I am considering pulling my child out of it this year…
I’m a parent of young children, with the eldest yet to sit NAPLAN. I’m considering pulling him out of the test this year, if that is even possible. What is NAPLAN for anyway? Is it really worth all the stress, on students, parents and teachers?
The National Assessment Program – Literacy and Numeracy (NAPLAN) was originally introduced to help schools and education systems identify areas where students needed extra help to meet standards of numeracy, literacy and writing. Unfortunately, it seems to have become a tool for ranking schools, education systems and even countries instead of providing principals and teachers with information that will help them to assist students.
There have also been recent discussions about the accuracy of data obtained from NAPLAN due to a factors such as: whether students using an online version have an advantage; if some schools “teach NAPLAN” and spend considerable time getting students to do practice tests; that no consideration is given to socio-economic and social factors that can affect results.
There is currently a push by some educators to modify or update NAPLAN and perhaps couple it with an in-school assessment, which could take into account such areas as creative thinking, problem solving and social skills as well as the literacy, numeracy and writing skills currently tested by NAPLAN. Such a scheme may give schools more valuable information about how to help students reach their potential and may give administrators and politicians a better guide when deciding what resources are required and where they are most needed.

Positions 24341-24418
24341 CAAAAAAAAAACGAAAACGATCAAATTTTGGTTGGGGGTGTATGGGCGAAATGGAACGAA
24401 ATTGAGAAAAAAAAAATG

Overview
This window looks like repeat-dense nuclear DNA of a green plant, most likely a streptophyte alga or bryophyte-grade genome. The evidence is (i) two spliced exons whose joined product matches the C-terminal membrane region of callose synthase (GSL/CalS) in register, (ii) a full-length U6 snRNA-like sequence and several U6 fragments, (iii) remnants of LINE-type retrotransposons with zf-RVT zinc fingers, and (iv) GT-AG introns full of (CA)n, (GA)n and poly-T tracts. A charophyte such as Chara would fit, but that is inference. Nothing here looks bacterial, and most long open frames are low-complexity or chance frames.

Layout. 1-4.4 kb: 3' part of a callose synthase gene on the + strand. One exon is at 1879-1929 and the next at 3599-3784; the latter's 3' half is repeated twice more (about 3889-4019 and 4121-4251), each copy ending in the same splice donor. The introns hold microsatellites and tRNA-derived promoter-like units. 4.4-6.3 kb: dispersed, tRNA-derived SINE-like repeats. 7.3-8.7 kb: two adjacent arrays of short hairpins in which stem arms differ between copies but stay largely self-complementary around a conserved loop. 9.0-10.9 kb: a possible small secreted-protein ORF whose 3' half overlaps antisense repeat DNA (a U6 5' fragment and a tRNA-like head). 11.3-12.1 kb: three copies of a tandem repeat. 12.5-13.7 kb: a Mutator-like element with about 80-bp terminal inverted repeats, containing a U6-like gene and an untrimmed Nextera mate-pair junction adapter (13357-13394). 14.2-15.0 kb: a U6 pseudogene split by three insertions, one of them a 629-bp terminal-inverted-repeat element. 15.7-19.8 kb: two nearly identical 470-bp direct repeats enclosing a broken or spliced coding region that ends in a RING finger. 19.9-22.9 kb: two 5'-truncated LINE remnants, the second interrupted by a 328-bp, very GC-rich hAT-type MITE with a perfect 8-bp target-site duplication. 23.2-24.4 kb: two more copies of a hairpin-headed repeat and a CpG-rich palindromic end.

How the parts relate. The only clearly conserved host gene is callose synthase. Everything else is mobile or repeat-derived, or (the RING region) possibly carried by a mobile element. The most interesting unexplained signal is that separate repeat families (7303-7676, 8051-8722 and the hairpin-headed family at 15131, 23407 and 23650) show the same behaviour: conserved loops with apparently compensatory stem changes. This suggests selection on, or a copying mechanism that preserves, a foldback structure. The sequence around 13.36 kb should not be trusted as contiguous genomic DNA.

In answer to your specific question about pulling your son out of the test, we believe that you have the right to do so if you wish. However, we suggest that you discuss the matter with your boy’s teacher before doing so. The teacher may be able to lessen the risk of undue stress by explaining that the test is not to see if he is “smart” or “dumb” but to find if there are areas where he might need some extra help.
It’s also worth considering that the challenge of sitting NAPLAN may be a positive experience and catalyst for growth. We would advise against removing challenge from children’s experience and focus instead on helping them to manage emotions and stress.
More information is available on the NAPLAN website (nap.edu.au), including pages on parent/carer support and student participation. If a student is to be withdrawn from the testing program, a formal application must be submitted to the school principal in advance. Students absent on the day of the test who return to school within the week of NAPLAN testing are usually given another opportunity to participate.
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